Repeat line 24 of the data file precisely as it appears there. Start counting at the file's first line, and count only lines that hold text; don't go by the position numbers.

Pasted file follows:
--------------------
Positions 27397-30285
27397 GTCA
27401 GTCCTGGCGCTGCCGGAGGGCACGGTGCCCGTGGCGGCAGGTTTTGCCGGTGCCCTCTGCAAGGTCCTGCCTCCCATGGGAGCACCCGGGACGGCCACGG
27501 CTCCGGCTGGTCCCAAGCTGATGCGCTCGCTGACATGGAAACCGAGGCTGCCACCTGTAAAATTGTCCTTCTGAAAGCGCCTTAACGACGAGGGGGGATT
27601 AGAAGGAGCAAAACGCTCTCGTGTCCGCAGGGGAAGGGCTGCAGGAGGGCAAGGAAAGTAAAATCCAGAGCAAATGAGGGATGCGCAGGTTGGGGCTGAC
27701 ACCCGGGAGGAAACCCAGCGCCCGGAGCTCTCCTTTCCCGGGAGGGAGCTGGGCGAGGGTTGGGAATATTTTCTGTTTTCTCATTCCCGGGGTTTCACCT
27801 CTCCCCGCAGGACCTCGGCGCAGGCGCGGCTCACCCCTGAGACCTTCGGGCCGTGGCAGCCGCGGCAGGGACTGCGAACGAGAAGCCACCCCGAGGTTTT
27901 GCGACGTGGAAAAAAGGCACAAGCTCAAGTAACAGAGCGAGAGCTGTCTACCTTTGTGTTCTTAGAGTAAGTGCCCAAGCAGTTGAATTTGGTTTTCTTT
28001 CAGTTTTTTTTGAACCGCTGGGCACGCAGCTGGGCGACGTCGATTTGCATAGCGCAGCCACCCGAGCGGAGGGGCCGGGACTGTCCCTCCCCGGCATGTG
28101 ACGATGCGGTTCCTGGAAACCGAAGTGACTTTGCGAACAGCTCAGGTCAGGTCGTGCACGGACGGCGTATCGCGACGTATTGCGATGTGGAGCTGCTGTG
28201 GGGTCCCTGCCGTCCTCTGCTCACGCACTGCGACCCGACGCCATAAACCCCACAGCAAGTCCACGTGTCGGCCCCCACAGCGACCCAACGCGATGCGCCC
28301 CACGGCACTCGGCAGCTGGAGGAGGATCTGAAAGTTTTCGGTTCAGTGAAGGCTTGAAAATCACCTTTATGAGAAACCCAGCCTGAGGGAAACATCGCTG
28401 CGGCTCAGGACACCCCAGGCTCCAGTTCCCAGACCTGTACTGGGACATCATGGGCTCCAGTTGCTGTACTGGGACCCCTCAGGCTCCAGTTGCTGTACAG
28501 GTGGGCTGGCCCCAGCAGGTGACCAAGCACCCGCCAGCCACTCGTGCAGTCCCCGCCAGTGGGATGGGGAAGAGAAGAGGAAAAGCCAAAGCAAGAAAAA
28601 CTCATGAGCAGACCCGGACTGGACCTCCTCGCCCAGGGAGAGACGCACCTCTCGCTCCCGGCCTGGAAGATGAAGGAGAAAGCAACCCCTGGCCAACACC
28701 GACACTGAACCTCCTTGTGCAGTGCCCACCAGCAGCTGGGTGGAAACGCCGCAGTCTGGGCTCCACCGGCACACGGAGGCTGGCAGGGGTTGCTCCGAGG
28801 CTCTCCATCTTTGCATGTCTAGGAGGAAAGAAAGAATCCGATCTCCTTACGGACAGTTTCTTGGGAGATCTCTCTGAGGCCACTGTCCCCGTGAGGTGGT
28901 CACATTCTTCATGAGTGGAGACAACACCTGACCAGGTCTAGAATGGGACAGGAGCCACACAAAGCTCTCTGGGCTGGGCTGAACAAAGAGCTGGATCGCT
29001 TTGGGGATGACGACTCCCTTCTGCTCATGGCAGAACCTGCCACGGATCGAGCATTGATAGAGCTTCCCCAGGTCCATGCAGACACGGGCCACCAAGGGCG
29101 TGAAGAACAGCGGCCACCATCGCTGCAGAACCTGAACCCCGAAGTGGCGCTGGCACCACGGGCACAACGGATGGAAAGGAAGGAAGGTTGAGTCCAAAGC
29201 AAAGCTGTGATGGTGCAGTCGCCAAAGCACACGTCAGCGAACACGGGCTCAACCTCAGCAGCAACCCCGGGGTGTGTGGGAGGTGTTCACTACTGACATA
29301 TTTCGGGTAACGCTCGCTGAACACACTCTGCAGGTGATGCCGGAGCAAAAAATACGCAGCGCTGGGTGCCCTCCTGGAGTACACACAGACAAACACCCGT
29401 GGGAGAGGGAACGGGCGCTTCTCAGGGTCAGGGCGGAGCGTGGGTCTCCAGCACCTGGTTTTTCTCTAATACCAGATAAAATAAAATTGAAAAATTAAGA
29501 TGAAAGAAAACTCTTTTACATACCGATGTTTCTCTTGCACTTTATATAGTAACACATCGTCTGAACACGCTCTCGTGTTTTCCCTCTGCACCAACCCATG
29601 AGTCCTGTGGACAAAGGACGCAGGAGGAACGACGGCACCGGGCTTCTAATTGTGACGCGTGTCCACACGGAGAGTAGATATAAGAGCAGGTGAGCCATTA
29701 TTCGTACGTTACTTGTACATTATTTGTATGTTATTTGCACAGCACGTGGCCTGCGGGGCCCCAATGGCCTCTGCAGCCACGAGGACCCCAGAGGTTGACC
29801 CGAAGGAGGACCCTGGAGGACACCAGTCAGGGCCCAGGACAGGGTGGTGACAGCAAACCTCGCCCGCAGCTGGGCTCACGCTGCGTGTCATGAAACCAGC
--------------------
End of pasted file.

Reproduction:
29501 TGAAAGAAAACTCTTTTACATACCGATGTTTCTCTTGCACTTTATATAGTAACACATCGTCTGAACACGCTCTCGTGTTTTCCCTCTGCACCAACCCATG